By Joe Elliott –
“If ever a time should come, when vain and aspiring men shall possess the highest seats in Government, our country will stand in need of its experienced patriots to prevent its ruin.” ~ Samuel Adams
One evening back in the mid-1990s, I sat in a darkened college auditorium listening to Congressman John Lewis of Georgia recount his experiences in the 1960s Civil Rights Movement, an era filled with some of the most momentous and violent events in our nation’s history. Rep. Lewis spoke movingly of his first meeting with Dr. Martin Luther King, Jr. (“I’m too young to be of much help,” he told Dr. King, to which the minister replied, “Oh, there’s much you can do! Come join us.”)
He spoke of that day in Selma, Alabama when, confronted by police at the Edmund Pettus Bridge, he and many of his fellow marchers were savagely beaten while maintaining a non-violent stance. He spoke of his own struggles with a then Newt Gingrich-led House of Representatives. Rep. Lewis said that despite its many failings, America had come a long way since the early days of the Movement. Always focus, he advised us, on the good and its power to overcome the dark.
By the end of his talk there were few dry eyes in the house, as we all stood and cheered. We cheered not only Rep. Lewis himself but the very idea of common people everywhere coming together to create an engine of social change like none other before it.
“We ought to all celebrate MLK Day,” historian Taylor Branch once said, “not simply because he and his followers helped create better living conditions for some, but because they opened up the South to a whole new economic rebirth.” There was no “Sunny South” before the Movement, according to Branch.
Freed of the blight of segregation and all its constituent inhibitions, the change made the South for the first time a friendly place for businesses from the North to expand and thrive, bringing in millions and millions of dollars in its wake. Business people especially should celebrate MLK Day, Branch declared, for they, as much as anyone, are the beneficiaries of Dr. King’s efforts.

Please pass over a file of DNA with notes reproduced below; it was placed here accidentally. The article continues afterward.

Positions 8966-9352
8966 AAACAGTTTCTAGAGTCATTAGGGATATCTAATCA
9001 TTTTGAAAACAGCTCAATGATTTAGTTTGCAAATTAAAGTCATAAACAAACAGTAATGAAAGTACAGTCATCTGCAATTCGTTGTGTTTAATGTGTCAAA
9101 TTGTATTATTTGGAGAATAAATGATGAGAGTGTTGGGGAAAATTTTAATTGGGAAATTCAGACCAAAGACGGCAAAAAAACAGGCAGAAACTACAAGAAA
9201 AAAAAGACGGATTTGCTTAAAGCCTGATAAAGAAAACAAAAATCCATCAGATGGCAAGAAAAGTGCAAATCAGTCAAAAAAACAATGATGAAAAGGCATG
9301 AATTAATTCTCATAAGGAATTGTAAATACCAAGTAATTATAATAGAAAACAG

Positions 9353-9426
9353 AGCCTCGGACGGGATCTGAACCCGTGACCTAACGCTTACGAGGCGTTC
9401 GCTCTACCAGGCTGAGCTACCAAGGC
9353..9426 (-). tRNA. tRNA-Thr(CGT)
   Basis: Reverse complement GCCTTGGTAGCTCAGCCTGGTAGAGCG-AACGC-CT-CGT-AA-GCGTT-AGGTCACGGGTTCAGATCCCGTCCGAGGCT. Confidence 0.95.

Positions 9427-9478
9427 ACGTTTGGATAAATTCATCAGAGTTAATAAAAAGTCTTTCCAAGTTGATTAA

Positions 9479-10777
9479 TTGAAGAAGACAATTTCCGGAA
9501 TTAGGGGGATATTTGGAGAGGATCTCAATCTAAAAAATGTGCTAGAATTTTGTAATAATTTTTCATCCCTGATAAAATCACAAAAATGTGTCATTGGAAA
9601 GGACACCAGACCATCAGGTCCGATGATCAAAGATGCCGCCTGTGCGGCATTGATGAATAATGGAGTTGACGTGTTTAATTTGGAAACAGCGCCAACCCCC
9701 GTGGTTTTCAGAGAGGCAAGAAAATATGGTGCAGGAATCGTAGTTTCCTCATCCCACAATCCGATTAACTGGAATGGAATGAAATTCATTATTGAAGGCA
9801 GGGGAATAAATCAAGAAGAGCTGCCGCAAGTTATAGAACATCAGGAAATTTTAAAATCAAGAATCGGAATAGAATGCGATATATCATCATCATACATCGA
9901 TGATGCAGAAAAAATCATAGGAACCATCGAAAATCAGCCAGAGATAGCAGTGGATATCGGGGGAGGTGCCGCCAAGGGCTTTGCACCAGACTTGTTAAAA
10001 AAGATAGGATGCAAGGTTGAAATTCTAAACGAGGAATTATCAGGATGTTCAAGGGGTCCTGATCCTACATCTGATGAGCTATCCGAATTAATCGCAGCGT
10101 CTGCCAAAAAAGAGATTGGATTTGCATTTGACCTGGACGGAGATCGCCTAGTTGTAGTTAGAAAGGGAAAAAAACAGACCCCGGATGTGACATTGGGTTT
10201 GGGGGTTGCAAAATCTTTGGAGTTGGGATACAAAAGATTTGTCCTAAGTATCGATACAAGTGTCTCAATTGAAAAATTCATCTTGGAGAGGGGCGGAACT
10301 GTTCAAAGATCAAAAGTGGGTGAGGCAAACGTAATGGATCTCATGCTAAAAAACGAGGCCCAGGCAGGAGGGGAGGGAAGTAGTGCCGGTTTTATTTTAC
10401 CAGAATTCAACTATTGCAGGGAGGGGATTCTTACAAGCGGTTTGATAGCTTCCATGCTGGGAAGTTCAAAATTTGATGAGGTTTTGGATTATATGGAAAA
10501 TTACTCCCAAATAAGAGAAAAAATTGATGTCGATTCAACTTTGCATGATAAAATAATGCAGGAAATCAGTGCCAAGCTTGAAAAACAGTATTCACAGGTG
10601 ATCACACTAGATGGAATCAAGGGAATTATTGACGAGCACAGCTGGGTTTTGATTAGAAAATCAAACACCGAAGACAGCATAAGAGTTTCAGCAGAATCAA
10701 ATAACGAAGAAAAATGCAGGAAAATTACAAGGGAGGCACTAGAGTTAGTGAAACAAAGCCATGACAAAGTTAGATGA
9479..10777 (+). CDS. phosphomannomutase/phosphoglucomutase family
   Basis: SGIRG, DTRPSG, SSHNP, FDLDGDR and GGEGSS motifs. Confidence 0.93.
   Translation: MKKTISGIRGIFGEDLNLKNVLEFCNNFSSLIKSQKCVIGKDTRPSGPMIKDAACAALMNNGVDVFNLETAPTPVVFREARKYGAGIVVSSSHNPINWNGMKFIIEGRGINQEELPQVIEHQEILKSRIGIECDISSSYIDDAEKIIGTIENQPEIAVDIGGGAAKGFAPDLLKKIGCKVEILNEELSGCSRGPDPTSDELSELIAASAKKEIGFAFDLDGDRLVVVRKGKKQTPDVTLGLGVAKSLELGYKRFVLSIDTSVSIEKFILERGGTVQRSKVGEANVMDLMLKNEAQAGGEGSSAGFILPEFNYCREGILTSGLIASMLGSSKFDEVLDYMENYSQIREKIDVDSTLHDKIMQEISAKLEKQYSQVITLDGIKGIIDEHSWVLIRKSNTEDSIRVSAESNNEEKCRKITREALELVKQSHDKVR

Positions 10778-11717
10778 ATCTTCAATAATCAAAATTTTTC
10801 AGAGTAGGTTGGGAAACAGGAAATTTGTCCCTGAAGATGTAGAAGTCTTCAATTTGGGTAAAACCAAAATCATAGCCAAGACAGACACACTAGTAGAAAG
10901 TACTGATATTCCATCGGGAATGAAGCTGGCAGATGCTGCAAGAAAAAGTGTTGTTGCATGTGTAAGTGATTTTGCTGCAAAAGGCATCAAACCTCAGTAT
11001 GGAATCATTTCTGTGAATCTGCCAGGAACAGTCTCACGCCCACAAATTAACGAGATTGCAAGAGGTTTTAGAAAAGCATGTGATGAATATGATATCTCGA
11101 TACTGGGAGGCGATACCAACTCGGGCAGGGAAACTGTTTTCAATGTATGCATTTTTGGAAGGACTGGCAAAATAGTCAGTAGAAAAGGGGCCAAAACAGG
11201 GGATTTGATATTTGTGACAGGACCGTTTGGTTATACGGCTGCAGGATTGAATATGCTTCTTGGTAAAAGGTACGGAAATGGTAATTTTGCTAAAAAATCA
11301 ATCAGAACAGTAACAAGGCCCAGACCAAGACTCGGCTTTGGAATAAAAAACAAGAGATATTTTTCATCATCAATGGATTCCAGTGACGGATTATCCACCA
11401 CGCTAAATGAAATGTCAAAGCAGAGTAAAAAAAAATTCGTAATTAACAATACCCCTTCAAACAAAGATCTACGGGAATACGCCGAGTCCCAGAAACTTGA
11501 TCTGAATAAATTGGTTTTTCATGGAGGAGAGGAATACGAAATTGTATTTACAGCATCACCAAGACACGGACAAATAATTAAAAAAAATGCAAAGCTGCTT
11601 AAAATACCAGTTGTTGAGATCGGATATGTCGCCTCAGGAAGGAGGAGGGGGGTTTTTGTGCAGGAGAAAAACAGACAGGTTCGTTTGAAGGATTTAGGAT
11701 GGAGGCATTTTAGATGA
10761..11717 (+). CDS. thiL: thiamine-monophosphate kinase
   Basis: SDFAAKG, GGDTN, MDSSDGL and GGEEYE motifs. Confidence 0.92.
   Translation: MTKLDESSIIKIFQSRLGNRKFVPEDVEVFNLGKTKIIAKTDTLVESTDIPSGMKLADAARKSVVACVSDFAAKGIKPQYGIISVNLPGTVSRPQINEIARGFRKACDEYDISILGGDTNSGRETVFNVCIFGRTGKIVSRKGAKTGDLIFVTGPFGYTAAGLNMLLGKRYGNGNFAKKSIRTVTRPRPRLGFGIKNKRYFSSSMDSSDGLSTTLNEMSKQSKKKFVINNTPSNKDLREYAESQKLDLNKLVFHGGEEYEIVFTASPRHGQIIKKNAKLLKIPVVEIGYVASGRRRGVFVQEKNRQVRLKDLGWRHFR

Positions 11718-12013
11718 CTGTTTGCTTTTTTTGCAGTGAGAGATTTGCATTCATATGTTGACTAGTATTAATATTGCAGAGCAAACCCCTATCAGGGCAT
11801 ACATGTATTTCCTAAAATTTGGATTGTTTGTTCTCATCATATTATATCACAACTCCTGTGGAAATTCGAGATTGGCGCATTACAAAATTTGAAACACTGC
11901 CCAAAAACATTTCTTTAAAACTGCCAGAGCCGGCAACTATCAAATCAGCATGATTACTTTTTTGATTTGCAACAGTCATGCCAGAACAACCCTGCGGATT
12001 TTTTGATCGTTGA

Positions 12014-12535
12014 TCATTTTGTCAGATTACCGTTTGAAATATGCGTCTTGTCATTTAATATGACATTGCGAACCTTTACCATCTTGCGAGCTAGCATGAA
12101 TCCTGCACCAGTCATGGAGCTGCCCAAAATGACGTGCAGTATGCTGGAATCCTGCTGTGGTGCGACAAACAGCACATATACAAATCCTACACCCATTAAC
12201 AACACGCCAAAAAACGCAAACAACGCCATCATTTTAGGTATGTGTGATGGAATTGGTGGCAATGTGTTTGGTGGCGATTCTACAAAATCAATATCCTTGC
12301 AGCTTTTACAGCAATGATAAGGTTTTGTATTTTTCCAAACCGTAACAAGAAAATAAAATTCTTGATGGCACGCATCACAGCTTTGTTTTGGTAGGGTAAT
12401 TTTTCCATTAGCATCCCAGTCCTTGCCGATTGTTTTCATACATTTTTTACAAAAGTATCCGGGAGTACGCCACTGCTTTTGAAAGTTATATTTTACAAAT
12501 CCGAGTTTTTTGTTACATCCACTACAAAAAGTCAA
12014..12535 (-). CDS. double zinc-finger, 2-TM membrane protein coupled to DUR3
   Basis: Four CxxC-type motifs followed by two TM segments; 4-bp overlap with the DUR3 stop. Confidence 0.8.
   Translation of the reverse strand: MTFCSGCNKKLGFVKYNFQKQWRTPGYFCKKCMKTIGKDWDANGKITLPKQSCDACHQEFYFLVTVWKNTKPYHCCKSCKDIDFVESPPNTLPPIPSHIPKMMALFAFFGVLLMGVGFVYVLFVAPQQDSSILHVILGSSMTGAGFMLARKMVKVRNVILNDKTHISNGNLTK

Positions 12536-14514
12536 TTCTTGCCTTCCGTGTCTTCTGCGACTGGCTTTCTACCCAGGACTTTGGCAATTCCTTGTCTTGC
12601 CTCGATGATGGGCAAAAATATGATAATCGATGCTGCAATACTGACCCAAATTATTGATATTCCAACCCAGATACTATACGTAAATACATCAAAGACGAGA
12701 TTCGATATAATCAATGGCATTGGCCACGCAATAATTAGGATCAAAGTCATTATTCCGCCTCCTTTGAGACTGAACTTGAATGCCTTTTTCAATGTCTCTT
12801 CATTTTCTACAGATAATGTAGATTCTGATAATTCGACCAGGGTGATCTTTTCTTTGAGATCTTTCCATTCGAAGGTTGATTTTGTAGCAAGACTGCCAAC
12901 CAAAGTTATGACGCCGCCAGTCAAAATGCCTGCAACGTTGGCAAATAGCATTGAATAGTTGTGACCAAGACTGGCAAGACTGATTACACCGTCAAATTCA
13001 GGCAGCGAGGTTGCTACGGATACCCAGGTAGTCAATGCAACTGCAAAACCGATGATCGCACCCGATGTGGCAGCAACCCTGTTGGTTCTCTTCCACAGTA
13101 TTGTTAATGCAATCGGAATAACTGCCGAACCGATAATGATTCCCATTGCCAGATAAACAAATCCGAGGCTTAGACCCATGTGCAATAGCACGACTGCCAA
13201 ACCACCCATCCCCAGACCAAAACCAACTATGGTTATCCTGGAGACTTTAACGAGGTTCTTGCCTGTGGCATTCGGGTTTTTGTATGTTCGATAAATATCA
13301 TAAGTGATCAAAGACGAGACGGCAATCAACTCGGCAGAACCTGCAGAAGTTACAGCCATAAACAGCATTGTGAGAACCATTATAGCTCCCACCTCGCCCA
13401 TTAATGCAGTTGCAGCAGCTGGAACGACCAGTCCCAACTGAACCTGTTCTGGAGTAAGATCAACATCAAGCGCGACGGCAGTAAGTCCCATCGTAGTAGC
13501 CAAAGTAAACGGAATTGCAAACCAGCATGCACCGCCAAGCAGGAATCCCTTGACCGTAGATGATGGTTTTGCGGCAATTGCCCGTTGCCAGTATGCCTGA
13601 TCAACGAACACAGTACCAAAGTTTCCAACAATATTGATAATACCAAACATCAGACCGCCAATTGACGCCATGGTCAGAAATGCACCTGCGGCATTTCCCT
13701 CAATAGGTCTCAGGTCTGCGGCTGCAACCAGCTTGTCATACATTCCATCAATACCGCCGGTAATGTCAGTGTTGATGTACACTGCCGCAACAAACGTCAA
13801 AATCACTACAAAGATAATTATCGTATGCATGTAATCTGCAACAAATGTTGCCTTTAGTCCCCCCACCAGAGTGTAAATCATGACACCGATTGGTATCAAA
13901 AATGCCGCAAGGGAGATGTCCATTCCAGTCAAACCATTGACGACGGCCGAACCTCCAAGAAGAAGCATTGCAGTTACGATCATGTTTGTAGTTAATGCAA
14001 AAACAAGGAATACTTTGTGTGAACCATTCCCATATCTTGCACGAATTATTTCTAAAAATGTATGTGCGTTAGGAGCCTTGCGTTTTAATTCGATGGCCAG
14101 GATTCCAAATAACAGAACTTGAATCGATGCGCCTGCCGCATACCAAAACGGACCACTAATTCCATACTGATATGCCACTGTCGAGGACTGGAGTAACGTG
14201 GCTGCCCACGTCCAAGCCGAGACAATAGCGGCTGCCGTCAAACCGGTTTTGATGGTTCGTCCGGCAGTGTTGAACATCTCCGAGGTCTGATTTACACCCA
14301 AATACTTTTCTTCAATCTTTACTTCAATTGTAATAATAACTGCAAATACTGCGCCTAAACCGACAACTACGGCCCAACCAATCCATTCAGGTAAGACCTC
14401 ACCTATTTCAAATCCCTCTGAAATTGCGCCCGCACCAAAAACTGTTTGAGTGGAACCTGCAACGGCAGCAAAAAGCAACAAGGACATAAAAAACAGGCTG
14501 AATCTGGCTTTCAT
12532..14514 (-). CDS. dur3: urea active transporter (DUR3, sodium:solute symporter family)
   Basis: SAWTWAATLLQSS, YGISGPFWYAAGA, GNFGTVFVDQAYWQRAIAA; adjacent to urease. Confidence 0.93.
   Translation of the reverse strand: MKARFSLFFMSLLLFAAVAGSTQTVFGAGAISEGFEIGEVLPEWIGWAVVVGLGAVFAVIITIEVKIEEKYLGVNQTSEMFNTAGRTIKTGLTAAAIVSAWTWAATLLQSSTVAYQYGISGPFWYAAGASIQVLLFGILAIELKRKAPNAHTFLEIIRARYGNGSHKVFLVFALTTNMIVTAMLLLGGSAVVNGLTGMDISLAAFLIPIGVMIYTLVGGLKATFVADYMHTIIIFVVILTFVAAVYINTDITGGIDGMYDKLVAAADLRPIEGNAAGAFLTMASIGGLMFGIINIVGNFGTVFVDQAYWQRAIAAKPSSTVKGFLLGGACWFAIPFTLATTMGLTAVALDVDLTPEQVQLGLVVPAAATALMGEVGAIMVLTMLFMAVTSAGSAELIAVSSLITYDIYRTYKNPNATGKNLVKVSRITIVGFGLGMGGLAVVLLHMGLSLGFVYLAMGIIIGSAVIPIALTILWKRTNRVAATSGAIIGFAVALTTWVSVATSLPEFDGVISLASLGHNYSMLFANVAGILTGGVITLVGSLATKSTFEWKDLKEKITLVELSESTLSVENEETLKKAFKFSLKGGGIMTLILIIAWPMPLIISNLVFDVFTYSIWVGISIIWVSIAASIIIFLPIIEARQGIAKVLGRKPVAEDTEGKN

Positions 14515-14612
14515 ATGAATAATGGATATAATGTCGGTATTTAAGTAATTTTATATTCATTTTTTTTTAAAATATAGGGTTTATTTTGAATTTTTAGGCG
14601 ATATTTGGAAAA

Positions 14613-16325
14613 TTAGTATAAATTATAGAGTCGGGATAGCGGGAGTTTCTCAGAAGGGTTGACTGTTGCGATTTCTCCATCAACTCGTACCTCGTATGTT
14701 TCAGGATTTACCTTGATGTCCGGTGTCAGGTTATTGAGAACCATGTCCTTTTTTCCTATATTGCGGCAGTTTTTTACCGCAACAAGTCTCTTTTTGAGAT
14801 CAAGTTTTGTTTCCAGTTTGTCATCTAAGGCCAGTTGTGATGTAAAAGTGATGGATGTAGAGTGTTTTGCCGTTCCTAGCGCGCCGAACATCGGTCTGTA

John Lewis now serves as one of the last living links to Dr. King and the Movement. He has recently come under heavy criticism for declining to attend the presidential inauguration of businessman Donald Trump, some arguing it was his “patriotic duty” to do so. However, by saying and doing the things he did during the campaign, Trump nullified the possibility of Lewis attending.
For months the basic message emanating from the Republican Party candidate was one of unalloyed enmity and ridicule of ethnic minorities, women, and the disabled. Had Rep. Lewis gone under the circumstances, many, perhaps rightly, would have seen it as a moral betrayal of all that King and the Movement stood for.
Are we now simply supposed to forget all that and put it aside in a grand gesture of nonpartisan support for the new president? No, sorry, it doesn’t work that way. If Donald Trump truly wishes to be the president of all Americans, not just some, as he now claims he does, then appropriate actions must follow. It is not up to us to prove ourselves worthy of his leadership, rather it is for him to prove himself worthy of leading us. Bottom line: Show us the money, Mr. Trump (along with, maybe, the tax returns).
Yes, by all means, love your enemies and do good unto those who hate you, just as Dr. King advised. However, don’t take this to mean you must surrender yourself to spurious exchanges of good-will and phony photo-opps, designed by the opposition to co-opt your support and render your own moral positions suspect. It says in the Book of Matthew that we should be as innocent as doves. Good advice. However, Matthew also advises us in the very same breath to be wise as serpents.
And serpents don’t play around. Neither do brave and experienced patriots like John Lewis.